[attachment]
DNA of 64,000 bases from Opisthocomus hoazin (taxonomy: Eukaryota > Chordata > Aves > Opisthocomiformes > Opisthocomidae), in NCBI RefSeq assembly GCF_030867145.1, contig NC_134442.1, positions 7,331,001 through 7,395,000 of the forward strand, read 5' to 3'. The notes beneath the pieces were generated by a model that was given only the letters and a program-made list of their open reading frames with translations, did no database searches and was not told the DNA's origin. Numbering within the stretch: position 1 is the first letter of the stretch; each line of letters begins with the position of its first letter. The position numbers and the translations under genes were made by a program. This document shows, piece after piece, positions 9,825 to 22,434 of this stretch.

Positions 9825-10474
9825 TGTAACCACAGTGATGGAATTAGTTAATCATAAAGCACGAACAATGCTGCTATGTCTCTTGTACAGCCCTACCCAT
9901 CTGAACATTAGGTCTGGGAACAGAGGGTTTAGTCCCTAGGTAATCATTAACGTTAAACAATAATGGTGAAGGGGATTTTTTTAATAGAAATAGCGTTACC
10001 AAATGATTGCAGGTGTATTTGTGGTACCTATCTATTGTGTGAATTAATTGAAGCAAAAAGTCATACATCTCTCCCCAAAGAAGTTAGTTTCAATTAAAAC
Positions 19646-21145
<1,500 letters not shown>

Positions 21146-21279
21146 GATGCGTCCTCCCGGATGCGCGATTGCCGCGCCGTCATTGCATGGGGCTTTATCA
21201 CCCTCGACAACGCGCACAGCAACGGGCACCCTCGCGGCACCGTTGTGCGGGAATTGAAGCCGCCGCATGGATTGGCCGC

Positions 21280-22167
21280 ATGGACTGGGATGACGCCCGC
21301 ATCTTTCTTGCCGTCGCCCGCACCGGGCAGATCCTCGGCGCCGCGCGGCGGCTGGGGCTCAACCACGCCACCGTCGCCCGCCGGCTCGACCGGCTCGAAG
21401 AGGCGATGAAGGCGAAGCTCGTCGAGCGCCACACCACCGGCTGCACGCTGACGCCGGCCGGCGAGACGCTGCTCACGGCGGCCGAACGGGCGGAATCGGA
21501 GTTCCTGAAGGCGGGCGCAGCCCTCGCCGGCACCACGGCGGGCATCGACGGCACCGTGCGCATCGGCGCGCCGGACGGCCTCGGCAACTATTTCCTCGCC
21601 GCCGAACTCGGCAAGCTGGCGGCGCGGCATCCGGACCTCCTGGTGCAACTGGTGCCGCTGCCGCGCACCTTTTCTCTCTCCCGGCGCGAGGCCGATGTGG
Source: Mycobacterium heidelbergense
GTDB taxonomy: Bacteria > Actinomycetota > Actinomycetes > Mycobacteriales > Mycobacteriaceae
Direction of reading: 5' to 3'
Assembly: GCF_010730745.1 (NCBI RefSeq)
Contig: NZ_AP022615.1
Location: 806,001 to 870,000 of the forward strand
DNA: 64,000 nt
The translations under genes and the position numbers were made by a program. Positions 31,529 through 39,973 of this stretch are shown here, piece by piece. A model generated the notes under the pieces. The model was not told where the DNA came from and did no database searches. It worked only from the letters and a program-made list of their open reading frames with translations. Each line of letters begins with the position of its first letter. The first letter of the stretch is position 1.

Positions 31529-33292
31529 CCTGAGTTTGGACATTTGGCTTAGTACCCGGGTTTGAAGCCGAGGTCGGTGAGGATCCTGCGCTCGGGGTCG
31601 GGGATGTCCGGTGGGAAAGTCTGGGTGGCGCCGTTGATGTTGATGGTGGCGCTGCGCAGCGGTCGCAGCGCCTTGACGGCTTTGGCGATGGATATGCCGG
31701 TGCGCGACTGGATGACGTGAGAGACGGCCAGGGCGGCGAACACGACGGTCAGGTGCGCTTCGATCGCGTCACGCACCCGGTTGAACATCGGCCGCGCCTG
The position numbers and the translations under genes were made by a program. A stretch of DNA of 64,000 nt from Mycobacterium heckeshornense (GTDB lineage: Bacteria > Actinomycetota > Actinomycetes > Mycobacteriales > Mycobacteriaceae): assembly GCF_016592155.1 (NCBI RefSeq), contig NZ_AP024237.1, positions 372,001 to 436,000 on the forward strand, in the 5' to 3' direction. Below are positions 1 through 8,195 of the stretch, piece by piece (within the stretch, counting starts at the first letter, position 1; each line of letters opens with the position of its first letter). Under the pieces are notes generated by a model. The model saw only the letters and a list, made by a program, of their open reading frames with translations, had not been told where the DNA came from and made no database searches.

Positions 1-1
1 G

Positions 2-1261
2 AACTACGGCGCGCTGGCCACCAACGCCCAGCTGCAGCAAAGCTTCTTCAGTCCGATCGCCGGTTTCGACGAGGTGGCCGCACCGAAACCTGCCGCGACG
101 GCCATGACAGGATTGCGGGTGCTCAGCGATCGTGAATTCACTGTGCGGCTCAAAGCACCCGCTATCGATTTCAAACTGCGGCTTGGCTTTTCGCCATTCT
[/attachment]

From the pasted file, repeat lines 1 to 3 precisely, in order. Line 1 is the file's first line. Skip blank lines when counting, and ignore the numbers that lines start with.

DNA of 64,000 bases from Opisthocomus hoazin (taxonomy: Eukaryota > Chordata > Aves > Opisthocomiformes > Opisthocomidae), in NCBI RefSeq assembly GCF_030867145.1, contig NC_134442.1, positions 7,331,001 through 7,395,000 of the forward strand, read 5' to 3'. The notes beneath the pieces were generated by a model that was given only the letters and a program-made list of their open reading frames with translations, did no database searches and was not told the DNA's origin. Numbering within the stretch: position 1 is the first letter of the stretch; each line of letters begins with the position of its first letter. The position numbers and the translations under genes were made by a program. This document shows, piece after piece, positions 9,825 to 22,434 of this stretch.

Positions 9825-10474
9825 TGTAACCACAGTGATGGAATTAGTTAATCATAAAGCACGAACAATGCTGCTATGTCTCTTGTACAGCCCTACCCAT